He'd sign with the O's as a free agent in 2011, and was traded to the Pirates after posting a mediocre .246-12-41 line in 85 games in Baltimore.

Lee retired after the 2011 season, though he's still a fan favorite here in Chicago five years later.

Second Base

1993 Upper Deck #803 Harold Reynolds

Orioles Accolades:

Harold Reynolds (1993 Orioles, 145 games)

It's kind of a shame that the first thing I think of when I think of Harold Reynolds is horrible announcer.

The fact of the matter is that Reynolds was a terrific player in his day: a constant stolen base threat, a two-time All-Star, and a three-time Gold Glover. He walked 66 times in comparison to just 47 strikeouts during his lone 1993 season with Baltimore. 

But it doesn't matter: Harold Reynolds's legacy will be his announcing career after all is said and done, and that's not really a good thing.


1998 Ultra #300 Ozzie Guillen

Orioles Accolades:

Ozzie Guillen (1998 Orioles, 12 games, half-year stint)

It's sometimes hard to believe Ozzie Guillen played for any other teams besides the White Sox.

After 13 years on the South Side of Chicago, however, the Sox let him walk, prompting Guillen to sign with the Orioles during the 1997 offseason.

Ozzie would go on to play in just 12 games in Baltimore, going 1-for-16 (an anemic .063 average) before being released. He'd sign with the Braves and hang around the big leagues for a couple more years before calling it a career.

In hindsight, it certainly looks like the Sox got that one right.

Third Base

2006 Upper Deck #1009 Fernando Tatis

Orioles Accolades:

Fernando Tatis (2006 Orioles, 28 games)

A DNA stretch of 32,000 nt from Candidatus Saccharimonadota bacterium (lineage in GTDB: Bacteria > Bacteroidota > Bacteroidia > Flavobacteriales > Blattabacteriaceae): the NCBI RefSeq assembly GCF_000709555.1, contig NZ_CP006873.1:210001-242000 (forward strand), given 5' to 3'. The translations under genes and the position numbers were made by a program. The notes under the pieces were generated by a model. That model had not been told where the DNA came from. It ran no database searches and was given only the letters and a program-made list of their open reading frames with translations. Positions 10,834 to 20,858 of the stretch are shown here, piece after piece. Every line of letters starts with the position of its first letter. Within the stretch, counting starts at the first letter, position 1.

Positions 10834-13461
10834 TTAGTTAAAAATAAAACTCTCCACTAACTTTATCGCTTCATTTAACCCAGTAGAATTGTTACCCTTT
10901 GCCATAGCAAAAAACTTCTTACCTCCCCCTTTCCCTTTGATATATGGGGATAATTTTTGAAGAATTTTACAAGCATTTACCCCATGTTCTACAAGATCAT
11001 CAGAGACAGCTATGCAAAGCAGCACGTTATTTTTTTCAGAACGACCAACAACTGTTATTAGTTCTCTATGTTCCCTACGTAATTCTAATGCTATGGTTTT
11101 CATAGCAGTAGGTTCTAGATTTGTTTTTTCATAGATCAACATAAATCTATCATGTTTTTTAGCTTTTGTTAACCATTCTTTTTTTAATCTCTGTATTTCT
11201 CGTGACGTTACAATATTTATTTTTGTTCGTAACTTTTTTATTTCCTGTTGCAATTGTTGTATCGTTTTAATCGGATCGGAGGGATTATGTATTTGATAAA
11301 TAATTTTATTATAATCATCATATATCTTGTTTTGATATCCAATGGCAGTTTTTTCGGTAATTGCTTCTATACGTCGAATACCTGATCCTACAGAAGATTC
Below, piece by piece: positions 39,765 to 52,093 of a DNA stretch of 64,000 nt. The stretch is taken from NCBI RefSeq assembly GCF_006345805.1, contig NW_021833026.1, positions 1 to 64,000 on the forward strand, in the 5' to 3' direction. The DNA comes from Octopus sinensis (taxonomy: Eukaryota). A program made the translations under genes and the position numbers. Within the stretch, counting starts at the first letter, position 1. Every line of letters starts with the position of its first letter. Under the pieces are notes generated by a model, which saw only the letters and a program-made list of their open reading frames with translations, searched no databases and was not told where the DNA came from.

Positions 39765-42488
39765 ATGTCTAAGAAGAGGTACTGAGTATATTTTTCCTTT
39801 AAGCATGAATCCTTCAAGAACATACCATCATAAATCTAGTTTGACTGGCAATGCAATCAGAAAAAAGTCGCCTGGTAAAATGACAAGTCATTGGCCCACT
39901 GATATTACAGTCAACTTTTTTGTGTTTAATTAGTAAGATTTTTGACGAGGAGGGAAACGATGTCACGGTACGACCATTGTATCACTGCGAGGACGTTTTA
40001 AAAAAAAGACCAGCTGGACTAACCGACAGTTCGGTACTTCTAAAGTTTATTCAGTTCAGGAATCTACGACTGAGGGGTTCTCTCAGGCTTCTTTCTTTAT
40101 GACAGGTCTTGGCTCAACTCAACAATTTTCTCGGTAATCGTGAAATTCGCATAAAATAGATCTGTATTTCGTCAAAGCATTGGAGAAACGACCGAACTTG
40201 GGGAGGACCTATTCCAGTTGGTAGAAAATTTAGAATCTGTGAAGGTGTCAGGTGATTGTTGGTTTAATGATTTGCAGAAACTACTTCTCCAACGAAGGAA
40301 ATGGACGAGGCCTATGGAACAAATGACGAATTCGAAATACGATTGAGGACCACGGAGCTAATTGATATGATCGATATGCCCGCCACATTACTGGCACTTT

Much like Fernando Valenzuela before him, Fernando Tatis is another "out of nowhere" member of this Orioles squad.

Best known for being the only player to hit two grand slams in a single inning, Tatis had been out of pro baseball since 2003 before signing a minor league contract and briefly resurfacing with the O's in 2006. He posted a .250 average and slugged two homers in 28 games for Baltimore. Tatis spent all of 2007 in the minors before resurfacing yet again, this time with the Mets in '08.

Talk about an up-and-down handful of years.


1988 Score #501 Reggie Jackson

Orioles Accolades:

Reggie Jackson (1976 Orioles, 134 games)

I can't remember a team having a better short term stops outfield than the Orioles.

We begin with what is easily one of the most well-known unfamiliar stints (hopefully that makes sense) in baseball history here, honoring Reggie Jackson's single year as a Baltimore Oriole.

Due to a new thing called free agency, the A's dealt Jackson to the Orioles prior to the '76 season, afraid of the big paycheck he'd most certainly command once his contract expired. Though no one remembers it, '76 was a fine season for Reggie, as he posted a .277-27-91 line in 134 games as an Oriole.

Of course, he'd sign with the Yankees the very next year, becoming a Bronx legend and little more than a footnote in Baltimore lore. No Topps card was ever made of Jackson with the O's: he's still depicted as an A in 1976 and airbrushed into Yankee pinstripes in '77.

It's time we gave Reggie's tenure as an Oriole its proper due.

2001 Fleer Platinum #308 Tim Raines

Orioles Accolades:

Tim Raines (2001 Orioles, 4 games, half-year stint)

Tim Raines makes his second consecutive short term stops roster with his appearance on the Orioles' squad.

With only a few games left in the regular season, Raines was dealt from the Expos to the O's in October of 2001. I don't know for sure, but I have to imagine the trade was made in an attempt to allow Raines to play in a few games with his son -- Tim Jr. -- who had recently been called up to the big club in Baltimore at the time.

Raines Sr. finished out the season with a grand total of four games as an Oriole, going 3-for-11 with a homer and five RBIs as the shortest-tenured member of this O's roster.

2015 Topps Allen & Ginter "Starting Points" #SP-91 Jose Bautista

Orioles Accolades:

Jose Bautista (2004 Orioles, 16 games, quarter-of-a-year stint)